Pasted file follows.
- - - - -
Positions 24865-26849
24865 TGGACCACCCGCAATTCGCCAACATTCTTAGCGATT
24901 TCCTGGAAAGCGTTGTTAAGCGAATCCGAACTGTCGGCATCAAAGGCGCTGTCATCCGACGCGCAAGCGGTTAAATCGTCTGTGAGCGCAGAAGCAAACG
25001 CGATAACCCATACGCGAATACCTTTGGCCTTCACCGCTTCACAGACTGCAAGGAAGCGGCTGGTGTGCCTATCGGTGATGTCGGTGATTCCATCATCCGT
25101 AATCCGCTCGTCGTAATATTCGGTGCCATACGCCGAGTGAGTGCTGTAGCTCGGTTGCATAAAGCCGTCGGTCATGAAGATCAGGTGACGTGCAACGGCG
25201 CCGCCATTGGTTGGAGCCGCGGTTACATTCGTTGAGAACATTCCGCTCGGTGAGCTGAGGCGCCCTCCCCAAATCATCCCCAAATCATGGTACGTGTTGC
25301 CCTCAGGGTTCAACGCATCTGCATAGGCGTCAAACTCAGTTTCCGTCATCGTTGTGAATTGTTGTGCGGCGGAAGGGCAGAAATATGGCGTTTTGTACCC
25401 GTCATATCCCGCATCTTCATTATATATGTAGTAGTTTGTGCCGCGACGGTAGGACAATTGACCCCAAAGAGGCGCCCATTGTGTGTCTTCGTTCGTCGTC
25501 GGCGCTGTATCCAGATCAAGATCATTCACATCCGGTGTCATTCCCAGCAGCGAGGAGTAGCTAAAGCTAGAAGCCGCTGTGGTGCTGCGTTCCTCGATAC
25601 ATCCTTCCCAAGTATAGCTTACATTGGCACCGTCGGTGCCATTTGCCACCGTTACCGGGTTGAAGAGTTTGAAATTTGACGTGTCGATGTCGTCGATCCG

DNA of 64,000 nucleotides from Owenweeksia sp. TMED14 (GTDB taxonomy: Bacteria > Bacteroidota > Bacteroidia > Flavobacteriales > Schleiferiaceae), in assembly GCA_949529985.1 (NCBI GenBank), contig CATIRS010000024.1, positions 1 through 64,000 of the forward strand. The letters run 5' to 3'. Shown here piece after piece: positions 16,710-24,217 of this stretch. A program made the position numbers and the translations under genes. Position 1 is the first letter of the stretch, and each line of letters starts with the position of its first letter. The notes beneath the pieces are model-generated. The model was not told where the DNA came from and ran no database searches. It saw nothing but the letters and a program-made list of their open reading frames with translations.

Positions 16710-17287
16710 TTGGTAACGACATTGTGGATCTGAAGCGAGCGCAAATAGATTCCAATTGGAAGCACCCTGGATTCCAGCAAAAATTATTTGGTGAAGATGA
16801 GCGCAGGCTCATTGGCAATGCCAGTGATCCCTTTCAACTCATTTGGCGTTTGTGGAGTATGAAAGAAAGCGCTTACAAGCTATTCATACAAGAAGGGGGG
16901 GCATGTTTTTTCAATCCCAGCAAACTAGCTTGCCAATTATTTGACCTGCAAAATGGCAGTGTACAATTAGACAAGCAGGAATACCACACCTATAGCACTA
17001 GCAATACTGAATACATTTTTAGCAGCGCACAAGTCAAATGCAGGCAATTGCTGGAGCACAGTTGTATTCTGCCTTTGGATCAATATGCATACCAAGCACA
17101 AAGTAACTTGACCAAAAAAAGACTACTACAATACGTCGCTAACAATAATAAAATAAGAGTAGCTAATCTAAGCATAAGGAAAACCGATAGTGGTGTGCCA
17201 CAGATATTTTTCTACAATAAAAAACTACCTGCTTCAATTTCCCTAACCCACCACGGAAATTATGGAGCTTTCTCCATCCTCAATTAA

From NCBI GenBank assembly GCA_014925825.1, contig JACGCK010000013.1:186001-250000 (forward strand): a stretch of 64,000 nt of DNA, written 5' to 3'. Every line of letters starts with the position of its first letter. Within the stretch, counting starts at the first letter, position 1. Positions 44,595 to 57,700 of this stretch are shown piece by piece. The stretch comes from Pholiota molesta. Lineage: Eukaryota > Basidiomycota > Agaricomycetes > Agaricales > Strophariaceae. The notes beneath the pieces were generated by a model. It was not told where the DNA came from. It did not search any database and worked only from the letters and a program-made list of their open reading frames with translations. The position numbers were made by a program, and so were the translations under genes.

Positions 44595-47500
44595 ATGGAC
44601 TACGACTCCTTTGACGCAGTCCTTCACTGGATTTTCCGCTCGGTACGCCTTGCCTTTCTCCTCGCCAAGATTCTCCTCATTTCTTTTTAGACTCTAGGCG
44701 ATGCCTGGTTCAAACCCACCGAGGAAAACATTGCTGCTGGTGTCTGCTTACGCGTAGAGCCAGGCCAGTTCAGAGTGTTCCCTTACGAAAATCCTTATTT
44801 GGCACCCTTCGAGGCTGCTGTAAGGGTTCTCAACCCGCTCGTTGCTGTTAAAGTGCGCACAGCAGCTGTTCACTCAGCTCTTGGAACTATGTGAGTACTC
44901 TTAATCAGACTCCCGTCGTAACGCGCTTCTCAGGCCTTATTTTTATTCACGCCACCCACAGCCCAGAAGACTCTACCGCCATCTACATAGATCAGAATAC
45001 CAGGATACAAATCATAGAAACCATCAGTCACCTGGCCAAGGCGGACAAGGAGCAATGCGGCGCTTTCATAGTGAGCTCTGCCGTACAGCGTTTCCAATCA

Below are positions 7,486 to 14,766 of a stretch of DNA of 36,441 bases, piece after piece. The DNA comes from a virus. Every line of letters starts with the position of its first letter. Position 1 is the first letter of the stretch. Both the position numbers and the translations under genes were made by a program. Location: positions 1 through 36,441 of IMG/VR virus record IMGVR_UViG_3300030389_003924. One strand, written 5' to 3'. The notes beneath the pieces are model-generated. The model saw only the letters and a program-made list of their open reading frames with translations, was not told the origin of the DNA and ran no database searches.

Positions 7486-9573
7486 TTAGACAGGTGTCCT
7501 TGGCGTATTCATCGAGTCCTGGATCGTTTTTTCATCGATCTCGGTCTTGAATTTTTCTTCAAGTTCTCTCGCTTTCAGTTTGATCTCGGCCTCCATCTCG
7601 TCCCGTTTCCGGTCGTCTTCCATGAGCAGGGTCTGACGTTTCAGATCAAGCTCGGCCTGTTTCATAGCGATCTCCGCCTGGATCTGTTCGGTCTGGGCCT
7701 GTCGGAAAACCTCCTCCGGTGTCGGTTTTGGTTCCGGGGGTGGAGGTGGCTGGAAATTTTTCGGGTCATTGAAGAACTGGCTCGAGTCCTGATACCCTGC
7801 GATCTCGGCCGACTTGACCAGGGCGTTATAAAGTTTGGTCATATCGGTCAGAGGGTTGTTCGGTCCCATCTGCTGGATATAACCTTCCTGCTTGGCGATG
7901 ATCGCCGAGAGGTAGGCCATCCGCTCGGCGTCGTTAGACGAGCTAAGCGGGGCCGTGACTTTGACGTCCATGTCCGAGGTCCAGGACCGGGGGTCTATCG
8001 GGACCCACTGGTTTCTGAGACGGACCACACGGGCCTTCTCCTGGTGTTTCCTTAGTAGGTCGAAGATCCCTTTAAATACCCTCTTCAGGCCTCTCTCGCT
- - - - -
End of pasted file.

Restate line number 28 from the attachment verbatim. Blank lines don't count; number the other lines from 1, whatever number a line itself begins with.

Positions 7486-9573